Hope you believe that we are all God’s creations. Few of us may be perfect pieces while majority of us are imperfect in some sense or the other. What one regards as perfect another may regard the same thing as imperfect as per his or her assessment. The definition of perfect and imperfect as well as the parameters of assessment for the same are largely self-designed as per individual’s convenience and understanding. Not only this, there takes place a complex processing on these parameters inside a person’s mind that are quite unique and this is the reason why the meaning and implication of perfection varies from individual to individual. I may regard someone as most beautiful, you might not concur with me. Since the understanding of each person is different, there arises distinct set of responses to a question related to qualitative assessment. Do you now realise the futility of such a comparison?
We do not stop here. We desperately try to find a ‘gori bahu’ for our son and dislike those who reject our dark-complexioned daughter’s matrimonial alliance for obvious reasons. What explains our double standards? Are we not Hypocrites?
We keep preaching the world the lessons on morality and probity all the time in response to events that are detached and unconnected with us but when it comes to our own self, on an event in our own backyard, we immediately seem to forgot those very lessons we preached the entire world and take a contrary view. I remember, a cousin of mine announced her alliance with a guy she loved. The news created a flutter in the family far and wide. Her own parents felt devastated when she broke this news to them. All, except another uncle, were unhappy about the development and wanted my cousin to drop this idea. In fact, the guy was from a different community than ours and there was everything uncommon between them, customs, traditions, language, script, food habits, religion etc. Few believed in the longevity of their married life and doubted if it would survive the test of time. The ‘fair’ uncle as I prefer to call him, launched into cooling the tempers and throwing sermons about equality and being sensitive to the desires of children at those against the alliance. The uncle played an important role in convincing the parents of the to-be bride to grant their blessings to this wedding. The wedding was later solemnised. Years later, a similar event occurred in the ‘fair’ uncle’s home when his own daughter chose to marry a guy outside our own community. Guess what this uncle did? He did not agree to the alliance and held his ground even without going into the merits of the groom. What explains uncle’s two different responses to two similar situations. Can we infer that a person takes a decision on the basis of what suits him? Are we not hypocrites?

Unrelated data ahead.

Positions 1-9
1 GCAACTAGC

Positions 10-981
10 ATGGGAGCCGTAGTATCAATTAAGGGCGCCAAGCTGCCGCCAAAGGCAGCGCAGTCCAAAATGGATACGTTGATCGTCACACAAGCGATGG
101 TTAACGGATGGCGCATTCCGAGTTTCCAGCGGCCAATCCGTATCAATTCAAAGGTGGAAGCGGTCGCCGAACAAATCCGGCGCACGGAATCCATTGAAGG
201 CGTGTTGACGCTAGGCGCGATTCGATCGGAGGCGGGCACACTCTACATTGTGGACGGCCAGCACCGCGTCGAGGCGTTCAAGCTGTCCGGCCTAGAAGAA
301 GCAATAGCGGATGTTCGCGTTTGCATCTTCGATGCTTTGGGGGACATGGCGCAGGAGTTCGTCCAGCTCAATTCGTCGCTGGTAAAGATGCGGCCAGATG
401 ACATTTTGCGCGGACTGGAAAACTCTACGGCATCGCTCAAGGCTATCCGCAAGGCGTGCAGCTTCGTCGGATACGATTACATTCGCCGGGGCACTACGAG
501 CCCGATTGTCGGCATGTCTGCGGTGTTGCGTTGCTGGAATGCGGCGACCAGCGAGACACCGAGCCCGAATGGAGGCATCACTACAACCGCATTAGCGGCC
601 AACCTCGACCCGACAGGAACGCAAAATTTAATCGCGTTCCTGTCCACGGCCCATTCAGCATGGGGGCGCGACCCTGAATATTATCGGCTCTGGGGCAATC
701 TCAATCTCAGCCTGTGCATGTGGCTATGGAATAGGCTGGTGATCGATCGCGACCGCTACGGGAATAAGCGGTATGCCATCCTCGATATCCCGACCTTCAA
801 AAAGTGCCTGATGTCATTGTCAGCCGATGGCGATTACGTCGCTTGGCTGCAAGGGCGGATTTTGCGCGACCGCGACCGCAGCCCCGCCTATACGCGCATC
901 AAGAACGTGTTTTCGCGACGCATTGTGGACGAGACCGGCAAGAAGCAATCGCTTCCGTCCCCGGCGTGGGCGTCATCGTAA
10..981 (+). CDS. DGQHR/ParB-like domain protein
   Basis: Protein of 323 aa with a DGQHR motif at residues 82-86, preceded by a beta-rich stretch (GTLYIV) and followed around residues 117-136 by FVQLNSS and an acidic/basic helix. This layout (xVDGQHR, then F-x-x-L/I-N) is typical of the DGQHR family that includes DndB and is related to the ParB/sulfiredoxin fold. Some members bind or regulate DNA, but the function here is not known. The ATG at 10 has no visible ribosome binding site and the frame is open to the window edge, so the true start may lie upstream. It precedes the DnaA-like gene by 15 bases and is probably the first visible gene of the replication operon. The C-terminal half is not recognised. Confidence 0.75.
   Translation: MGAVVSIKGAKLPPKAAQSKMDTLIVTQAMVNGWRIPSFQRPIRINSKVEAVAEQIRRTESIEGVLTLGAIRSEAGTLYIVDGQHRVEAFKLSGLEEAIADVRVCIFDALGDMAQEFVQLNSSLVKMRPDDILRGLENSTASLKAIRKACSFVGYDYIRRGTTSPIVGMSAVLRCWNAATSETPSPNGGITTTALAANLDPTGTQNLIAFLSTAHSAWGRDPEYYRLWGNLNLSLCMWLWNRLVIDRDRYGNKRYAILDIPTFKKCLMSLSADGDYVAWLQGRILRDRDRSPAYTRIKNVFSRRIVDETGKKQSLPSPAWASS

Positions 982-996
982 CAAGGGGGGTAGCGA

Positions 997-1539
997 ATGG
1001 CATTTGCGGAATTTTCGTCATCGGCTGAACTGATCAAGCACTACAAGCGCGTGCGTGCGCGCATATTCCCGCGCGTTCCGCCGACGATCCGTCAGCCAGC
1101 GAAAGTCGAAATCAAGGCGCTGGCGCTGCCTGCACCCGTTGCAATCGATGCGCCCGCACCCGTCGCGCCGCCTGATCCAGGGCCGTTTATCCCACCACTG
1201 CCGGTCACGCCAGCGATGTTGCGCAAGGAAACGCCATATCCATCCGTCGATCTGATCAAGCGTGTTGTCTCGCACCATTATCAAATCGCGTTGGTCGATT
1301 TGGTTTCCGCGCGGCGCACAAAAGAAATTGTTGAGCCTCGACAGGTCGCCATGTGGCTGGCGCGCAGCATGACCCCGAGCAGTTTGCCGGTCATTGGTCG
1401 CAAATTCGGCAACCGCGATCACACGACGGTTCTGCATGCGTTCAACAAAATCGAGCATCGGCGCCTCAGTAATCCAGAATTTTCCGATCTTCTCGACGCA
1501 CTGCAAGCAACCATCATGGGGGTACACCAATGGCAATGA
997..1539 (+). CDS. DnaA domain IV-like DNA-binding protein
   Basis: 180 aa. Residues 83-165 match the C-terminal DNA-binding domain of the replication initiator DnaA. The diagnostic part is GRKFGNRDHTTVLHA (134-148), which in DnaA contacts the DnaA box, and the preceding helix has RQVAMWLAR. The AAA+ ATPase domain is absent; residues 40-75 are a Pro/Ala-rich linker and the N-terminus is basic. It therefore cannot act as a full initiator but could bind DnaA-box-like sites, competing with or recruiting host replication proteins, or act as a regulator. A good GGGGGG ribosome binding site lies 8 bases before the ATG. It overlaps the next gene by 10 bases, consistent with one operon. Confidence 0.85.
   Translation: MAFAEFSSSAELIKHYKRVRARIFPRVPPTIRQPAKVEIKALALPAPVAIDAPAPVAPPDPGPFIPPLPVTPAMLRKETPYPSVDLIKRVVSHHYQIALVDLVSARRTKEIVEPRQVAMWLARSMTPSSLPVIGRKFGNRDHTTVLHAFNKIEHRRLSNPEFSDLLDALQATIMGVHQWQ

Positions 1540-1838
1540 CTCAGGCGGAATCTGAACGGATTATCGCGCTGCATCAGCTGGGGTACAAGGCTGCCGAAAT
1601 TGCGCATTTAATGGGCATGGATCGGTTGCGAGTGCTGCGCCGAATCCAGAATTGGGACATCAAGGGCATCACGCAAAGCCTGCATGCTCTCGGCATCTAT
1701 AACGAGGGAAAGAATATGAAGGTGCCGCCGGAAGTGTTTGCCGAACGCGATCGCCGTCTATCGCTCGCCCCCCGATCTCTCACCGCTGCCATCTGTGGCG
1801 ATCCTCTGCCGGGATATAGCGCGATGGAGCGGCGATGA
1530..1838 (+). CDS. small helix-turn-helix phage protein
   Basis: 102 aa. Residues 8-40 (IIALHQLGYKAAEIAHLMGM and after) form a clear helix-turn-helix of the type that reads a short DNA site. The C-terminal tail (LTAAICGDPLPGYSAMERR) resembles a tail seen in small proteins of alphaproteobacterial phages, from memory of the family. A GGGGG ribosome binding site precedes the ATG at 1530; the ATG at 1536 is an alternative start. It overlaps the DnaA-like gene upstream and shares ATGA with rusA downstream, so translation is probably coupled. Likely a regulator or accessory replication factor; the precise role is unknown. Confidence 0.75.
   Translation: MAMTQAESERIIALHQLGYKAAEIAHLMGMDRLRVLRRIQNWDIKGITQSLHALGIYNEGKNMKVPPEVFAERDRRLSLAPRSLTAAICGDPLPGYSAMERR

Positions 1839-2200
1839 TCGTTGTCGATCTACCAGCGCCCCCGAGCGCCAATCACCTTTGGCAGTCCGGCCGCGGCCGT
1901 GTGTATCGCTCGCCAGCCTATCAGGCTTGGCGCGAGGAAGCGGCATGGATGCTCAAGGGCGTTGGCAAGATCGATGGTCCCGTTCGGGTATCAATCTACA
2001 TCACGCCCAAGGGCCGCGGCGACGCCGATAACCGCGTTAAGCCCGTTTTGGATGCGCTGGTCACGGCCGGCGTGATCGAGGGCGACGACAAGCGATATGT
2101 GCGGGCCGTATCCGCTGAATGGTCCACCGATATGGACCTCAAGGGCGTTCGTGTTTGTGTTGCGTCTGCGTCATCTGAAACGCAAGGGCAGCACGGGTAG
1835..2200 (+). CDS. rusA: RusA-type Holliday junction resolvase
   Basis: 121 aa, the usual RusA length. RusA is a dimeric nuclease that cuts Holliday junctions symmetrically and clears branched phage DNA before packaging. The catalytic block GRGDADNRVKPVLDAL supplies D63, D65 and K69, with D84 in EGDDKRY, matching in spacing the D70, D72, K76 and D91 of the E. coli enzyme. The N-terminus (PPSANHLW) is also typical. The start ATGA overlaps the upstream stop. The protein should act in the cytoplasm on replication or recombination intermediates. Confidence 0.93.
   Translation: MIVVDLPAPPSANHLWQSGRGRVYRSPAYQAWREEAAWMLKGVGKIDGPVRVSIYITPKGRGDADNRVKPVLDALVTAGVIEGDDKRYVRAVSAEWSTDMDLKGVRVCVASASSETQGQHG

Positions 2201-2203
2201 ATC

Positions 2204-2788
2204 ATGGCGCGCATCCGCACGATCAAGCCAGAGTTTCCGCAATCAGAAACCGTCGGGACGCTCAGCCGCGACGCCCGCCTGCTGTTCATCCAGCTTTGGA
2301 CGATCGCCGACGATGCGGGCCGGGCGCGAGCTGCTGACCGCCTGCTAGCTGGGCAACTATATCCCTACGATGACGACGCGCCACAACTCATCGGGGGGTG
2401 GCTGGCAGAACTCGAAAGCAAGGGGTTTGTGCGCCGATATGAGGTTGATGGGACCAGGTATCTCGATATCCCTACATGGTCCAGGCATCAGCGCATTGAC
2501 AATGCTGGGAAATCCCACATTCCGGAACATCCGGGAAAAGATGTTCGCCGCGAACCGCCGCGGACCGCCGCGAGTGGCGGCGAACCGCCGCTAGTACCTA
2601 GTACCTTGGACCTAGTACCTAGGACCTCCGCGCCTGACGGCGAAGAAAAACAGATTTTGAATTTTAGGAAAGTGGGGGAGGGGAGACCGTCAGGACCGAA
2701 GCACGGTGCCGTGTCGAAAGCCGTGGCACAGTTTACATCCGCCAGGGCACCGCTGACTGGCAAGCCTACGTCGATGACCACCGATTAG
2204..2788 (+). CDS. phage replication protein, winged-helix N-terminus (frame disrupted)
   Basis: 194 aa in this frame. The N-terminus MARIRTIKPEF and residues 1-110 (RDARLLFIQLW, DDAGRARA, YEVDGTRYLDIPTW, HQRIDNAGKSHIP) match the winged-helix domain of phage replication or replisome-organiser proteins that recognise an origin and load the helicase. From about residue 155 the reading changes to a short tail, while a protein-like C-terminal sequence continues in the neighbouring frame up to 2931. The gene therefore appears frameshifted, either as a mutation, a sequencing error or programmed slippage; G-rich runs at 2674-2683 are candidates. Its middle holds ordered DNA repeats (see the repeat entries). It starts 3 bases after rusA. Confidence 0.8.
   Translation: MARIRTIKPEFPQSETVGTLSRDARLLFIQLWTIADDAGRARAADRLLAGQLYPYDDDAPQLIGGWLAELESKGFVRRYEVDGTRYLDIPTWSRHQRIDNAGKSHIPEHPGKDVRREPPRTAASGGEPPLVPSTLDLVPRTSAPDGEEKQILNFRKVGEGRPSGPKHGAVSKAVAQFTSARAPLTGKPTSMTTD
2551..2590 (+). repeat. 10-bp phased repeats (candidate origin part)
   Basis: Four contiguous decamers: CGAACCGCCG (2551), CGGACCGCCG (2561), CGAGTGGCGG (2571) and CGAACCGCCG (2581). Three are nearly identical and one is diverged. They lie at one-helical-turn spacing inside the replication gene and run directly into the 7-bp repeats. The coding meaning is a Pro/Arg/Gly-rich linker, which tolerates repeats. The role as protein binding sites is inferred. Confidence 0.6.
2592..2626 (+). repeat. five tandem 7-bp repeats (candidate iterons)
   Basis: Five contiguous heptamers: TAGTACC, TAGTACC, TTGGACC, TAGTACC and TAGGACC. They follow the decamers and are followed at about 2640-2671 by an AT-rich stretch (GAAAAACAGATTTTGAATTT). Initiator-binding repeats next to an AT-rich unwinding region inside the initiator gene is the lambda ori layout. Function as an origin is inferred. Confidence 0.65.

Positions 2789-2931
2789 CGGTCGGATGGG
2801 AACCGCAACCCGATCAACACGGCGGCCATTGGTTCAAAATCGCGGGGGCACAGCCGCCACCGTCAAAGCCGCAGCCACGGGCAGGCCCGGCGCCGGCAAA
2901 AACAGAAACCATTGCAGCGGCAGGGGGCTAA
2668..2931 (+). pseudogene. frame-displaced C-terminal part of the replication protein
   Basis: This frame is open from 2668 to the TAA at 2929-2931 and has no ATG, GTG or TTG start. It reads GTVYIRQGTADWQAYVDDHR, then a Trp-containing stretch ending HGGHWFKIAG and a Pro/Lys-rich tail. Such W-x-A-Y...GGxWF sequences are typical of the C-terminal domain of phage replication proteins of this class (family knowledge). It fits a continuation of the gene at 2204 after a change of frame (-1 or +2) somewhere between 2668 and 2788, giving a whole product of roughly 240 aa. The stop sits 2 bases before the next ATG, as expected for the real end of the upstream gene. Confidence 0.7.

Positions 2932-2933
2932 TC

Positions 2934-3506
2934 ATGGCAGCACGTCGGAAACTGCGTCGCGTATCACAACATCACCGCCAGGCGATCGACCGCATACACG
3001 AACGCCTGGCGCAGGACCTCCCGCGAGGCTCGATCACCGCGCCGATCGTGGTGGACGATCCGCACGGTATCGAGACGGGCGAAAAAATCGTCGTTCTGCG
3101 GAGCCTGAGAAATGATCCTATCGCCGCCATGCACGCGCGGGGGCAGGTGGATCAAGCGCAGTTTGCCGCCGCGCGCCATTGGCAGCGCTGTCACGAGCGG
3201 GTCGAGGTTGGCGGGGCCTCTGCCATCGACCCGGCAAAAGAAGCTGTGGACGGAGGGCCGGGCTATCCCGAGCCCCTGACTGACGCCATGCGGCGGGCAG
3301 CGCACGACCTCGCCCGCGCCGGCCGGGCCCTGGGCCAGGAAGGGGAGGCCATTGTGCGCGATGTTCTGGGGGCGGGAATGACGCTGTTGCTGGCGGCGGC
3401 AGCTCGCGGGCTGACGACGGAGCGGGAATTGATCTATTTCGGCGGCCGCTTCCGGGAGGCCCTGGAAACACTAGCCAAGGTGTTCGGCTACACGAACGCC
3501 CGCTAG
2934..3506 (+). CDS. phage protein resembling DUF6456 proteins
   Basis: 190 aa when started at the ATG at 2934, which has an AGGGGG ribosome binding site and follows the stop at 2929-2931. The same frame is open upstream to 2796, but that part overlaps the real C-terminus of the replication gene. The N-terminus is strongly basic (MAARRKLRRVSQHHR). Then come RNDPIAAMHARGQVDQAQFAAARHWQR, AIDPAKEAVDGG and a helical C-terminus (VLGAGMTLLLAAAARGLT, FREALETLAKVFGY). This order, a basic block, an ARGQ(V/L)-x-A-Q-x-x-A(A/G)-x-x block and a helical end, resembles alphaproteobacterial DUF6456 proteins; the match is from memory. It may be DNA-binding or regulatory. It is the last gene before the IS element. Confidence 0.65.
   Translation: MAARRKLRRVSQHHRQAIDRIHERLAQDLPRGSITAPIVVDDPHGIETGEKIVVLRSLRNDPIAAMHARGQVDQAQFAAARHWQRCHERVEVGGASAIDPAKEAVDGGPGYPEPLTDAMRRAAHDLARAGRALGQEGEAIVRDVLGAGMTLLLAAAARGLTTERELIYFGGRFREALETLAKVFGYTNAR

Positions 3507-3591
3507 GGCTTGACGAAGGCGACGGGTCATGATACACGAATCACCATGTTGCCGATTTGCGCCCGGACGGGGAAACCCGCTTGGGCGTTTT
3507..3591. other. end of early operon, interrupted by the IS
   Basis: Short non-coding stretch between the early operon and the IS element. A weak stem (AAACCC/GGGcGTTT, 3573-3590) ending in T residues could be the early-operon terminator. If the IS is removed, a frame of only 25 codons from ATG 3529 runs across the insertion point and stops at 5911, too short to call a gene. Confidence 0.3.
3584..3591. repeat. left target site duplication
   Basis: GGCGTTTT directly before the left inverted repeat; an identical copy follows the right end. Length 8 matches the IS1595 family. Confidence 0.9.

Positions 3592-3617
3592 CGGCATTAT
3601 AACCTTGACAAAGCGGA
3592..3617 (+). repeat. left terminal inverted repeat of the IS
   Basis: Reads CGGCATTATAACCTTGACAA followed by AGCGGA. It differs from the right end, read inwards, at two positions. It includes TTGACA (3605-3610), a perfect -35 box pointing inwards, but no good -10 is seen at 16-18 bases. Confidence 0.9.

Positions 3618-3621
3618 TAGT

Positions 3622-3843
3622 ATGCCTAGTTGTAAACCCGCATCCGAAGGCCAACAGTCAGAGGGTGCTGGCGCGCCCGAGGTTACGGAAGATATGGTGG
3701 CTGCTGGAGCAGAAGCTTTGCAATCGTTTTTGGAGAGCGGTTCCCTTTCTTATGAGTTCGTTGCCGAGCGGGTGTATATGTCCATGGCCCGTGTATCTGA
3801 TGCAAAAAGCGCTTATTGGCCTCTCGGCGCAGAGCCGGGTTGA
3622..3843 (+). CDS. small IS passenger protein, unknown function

Do we observe the same thing in politics too? A politician is a staunch believer in one party’s manifesto and policies, later we find the same person joining another with contrarian policies, beliefs and ideals. How does this change occur overnight? He made a decision what suited him and was convenient even if it meant shunning one’s beliefs and faith.
Appreciating and preaching high moral standards is one thing but following them and implementing them in one’s life is another. It requires great strength and courage to walk the talk and stick to morality irrespective of the side you are on, whether on this side of the table or the other. Do we acknowledge that having double standards in life could be a source of undue stress that is absolutely unnecessary as well as undesirable? Unless we give up being hypocritical all the time, long-lasting happiness may well elude us.
Good as usual